Danny Elfman Fields Fan Questions in Live Q&A

5:59 PM PST 05/09/2012 by Portia Medina
ROBYN BECK/AFP/Getty Images

The rockstar-turned-"Dark Shadows" composer tells fanatics what he has in common with Johnny Depp, what he misses about Oingo Boingo and the dynamics of his relationship with director Tim Burton.

Oscar-nominated composer and former Oingo Boingo frontman Danny Elfman hosted a Q&A session that was open to the public at the Warner Brothers Records building in Burbank, Calif. This event preceded the Dark Shadows premiere on May 11, which is the fourteenth film that Elfman has scored for director Tim Burton.

The longstanding relationship between Elfman and Burton started with Pee-wee’s Big Adventure and includes the films Batman, Edward Scissorhands, Planet of the Apes, Big Fish and Alice in Wonderland, to name a few. The crowd in Burbank was a mixed bag of tattooed Burton fans and Oingo Boingo geeks in the bands t-shirts who clearly hold a shared respect for Elfman’s collective accomplishments on and off the stage.

The cult following for the 60’s TV show Dark Shadows gives the film adaptation a built in audience as well as the unwavering fans of Burton and Elfman collaborations. When asked if he was a fan of the original series, Elfman confessed: “When I started watching it, it was just out and it was like gothic and vampires, but there was no blood … for me, if there’s no blood there’s no entertainment, at 14-years-old I wanted to see vampires sucking copious quantities of blood in the goriest fashion.”

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The four time-Grammy winner admitted that the Baldwin Hills movie theater around the corner from where he grew up was his “church” where he worshiped every weekend watching horror flicks in the mid-'60s. An assortment of colorful questions poured in from online viewers as well as those in the crowd from film school students wondering if orchestra sample programs are better than the real thing to his new wave turned film score fans who pondered -- what does he miss most about performing on stage?

Check out some of the highlights from the Q&A below:

What have you noticed working with Johnny Depp over the years personally and professionally?

It’s fun watching Johnny Depp grow. He’s developed a beautiful, rich voice that he didn’t have. He sounded like a kid in Gilbert Grape, that was 19 years ago, but he developed this richness of his voice. It doesn’t just happen. His voice as Barnabas and his voice in Sweeney Todd, it’s really a beautiful voice.

What do you and Johnny Depp have in common?

He used to steal guitar pics from my road cases. When Oingo Boingo was rehearsing, we hired out a rehearsal space and they used to rent a room, his band, in the same space. They were broke and they would steal strings and pics from my cases. He confessed to me later.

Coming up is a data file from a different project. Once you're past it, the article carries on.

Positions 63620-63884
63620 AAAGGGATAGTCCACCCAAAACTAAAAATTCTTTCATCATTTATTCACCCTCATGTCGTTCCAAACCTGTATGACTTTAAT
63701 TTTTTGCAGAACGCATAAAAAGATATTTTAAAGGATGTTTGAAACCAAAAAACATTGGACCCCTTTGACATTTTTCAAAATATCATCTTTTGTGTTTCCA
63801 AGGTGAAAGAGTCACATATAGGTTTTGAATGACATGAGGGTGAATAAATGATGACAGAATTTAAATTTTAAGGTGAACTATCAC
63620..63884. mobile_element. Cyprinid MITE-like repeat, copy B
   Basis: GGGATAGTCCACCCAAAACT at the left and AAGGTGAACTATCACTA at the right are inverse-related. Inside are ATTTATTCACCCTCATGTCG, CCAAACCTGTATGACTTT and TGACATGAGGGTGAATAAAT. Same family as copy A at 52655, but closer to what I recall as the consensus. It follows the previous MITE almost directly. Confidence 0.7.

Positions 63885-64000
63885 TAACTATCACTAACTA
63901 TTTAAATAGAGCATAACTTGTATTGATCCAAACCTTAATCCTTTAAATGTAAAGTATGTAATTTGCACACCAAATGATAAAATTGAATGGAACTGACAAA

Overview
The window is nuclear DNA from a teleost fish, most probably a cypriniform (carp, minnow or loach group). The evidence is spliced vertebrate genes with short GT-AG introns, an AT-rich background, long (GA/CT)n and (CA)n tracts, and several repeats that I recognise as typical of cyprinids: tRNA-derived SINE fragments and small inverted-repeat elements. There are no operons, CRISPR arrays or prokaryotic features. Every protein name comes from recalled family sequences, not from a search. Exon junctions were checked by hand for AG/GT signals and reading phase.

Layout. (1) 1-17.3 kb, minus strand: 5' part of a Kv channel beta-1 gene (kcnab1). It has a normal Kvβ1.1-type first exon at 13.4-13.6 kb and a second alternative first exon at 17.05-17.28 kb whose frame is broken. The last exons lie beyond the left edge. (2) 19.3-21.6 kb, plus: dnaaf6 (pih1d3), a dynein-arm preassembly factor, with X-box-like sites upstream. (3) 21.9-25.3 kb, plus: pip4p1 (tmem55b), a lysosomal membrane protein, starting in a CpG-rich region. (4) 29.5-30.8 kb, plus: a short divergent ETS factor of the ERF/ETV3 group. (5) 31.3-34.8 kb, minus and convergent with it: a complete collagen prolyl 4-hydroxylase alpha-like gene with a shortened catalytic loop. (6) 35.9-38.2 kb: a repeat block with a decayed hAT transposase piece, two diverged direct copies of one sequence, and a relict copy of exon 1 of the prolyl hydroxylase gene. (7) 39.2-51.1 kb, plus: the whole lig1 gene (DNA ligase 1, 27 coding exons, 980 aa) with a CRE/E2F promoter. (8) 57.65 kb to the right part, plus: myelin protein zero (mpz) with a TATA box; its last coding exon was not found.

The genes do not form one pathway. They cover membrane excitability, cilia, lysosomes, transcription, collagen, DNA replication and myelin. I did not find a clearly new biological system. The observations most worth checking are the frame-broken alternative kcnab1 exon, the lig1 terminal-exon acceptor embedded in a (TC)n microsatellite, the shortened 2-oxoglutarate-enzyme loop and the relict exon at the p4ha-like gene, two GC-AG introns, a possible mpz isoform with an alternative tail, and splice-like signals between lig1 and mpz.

When you met Tim Burton did you get a sense that you guys had some shared core values that might work for a long lasting working relationship?

We grew up on the same movies and we were both movie nerd kids and saw all the same horror films. When we met I learned that Vincent Price was his idol and Peter Lorre was mine and that kind of defined our relationship for the next 26 years. Vincent Price was always the sadistic master and Peter Lorre was always the tortured one and that kind of defines us. It can be torturous trying to help him find the journey of what kind of music would work for him in his film. He usually gives me a very long leash in terms of what he’ll allow me to do. Some directors won’t let you do music that will seem to weird to them. It’s hard to write stuff that’s too weird for Tim.

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What was the influence of composer Bernard Herman in your career and the impression that he made on you?

Bernard Herman is a composer that I discovered two different times in my life and was my big inspiration. When I was about 12 I saw The Day The Earth Stood Still and it was the first time I was aware of film music because up to that point I just assumed the music was just in there. Suddenly I was aware of the fact that the music wasn’t something that just came delivered with the film, somebody created it. And it moved me. I noticed his name and every time I saw Herman, I would know there would be something special. Then when I was 17 and 18, I started going to all the repertory houses and seeing all of Alfred Hitchcock’s movies amongst everything else and suddenly, oh my God it’s Bernard Herman, the other side in Vertigo and Psycho, which I wasn’t allowed to see when it came out, and North by Northwest. These incredible scores and there he was again and all my new favorite movies were Hitchcock movies. The reason I became a fan of film music is because of Herman.

How did you treat the score when adapting the music for the remake of Psycho?